verb (used with object), niched, nich·ing.
- niceno-constantinopolitan creed,
- niche market,
- nichiren buddhism,
- nicholas i
Origin of niche
Examples from the Web for niche
Not long ago, however, these outré components would have amounted to an interesting yet niche rap career.Future Makes Us Rethink Everything We Thought We Knew About Rap Artists|Luke Hopping|December 15, 2014|DAILY BEAST
Nightlife (5%): Most exciting nightlife; most vibrant social scene (2.5% each, Niche).
Activities and clubs (5%): Student clubs and organizations nbsp;(2.5%, U.S. News); best student centers (2.5%, Niche).
The Source was initially created to help serve that niche, covering the industry with commentary, reviews, and reported features.It Was All a Dream: Drama, Bullshit, and the Rebirth of The Source Magazine|Alex Suskind|October 14, 2014|DAILY BEAST
I sort of got lucky in that I was able to carve a niche for myself.Juliette Lewis on Hollywood, Why the MSM Hates Scientology, and Masturbating to George Clooney|Marlow Stern|September 19, 2014|DAILY BEAST
The silk curtain which covered the niche was hitched upon some ornamental moulding, and hung down in picturesque folds.Tales From Jkai|Mr Jkai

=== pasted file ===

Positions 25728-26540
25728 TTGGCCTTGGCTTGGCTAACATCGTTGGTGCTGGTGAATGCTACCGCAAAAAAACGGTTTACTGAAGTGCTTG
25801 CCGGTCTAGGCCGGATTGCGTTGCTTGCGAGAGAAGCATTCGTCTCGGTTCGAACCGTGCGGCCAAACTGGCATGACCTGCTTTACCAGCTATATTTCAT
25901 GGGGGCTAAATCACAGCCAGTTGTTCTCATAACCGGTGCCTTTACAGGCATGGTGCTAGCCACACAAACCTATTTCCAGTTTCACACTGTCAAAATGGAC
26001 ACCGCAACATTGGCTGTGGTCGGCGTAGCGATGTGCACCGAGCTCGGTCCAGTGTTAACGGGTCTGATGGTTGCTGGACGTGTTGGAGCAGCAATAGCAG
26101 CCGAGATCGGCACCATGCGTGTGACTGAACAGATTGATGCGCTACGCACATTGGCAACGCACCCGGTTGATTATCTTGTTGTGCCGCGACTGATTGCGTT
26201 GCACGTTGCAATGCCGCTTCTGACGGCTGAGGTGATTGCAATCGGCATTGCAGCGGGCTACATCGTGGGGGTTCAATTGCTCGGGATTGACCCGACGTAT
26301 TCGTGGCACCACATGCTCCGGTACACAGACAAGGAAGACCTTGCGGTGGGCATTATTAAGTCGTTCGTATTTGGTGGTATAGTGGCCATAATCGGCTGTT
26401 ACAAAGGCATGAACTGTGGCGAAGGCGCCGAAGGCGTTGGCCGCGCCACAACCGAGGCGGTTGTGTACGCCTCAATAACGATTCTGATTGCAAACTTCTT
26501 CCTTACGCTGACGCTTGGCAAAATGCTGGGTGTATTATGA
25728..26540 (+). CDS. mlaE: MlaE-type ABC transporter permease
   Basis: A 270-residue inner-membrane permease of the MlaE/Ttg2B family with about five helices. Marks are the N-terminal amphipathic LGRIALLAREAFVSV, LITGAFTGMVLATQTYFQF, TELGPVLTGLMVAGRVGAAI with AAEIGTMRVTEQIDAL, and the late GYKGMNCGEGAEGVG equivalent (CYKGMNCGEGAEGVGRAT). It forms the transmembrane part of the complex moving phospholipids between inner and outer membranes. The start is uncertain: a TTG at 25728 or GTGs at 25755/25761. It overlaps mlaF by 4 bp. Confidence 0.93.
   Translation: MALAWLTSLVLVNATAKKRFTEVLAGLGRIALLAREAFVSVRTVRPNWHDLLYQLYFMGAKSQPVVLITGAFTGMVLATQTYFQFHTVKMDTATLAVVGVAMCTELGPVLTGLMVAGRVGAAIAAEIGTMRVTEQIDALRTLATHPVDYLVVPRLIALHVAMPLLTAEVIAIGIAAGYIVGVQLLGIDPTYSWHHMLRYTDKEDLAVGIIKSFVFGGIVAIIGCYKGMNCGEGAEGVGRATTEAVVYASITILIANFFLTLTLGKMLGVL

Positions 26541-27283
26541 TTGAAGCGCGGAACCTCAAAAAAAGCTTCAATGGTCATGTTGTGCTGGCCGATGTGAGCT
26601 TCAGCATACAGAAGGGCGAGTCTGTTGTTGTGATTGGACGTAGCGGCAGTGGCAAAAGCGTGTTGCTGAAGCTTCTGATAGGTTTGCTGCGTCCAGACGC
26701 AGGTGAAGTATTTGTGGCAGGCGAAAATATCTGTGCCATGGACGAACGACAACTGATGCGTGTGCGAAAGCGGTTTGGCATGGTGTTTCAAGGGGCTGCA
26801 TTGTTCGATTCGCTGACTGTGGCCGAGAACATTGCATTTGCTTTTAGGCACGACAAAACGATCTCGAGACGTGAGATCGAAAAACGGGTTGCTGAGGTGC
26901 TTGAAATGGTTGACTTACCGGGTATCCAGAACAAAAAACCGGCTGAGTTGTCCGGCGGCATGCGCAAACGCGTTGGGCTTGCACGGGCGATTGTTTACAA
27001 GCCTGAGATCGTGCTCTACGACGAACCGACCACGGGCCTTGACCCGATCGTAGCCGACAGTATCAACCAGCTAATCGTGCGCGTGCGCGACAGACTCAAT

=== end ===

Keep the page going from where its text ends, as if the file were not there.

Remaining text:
A niche contrived in the further wall of the naos acted the part of a secos.A history of art in ancient Egypt, Vol. I (of 2)|Georges Perrot
At its foot was a niche in the rock, above which a rose light burned dimly.The People of the Crater|Andrew North
Against the door, in a niche, was a figure of the Virgin in stone.Cumner & South Sea Folk, Complete|Gilbert Parker
It's quite on the cards that she may have a niche in history.Black Oxen|Gertrude Franklin Horn Atherton
Word Origin for niche
1610s, "shallow recess in a wall," from French niche "recess (for a dog), kennel" (14c.), perhaps from Italian nicchia "niche, nook," from nicchio "seashell," said by Klein and Barnhart to be probably from Latin mitulus "mussel," but the change of -m- to -n- is not explained. Watkins suggests that the word is from an Old French noun derived from nichier "to nestle, nest, build a nest," via Gallo-Romance *nidicare from Latin nidus "nest;" but that has difficulties, too. Figurative sense is first recorded 1725. Biological use dates from 1927.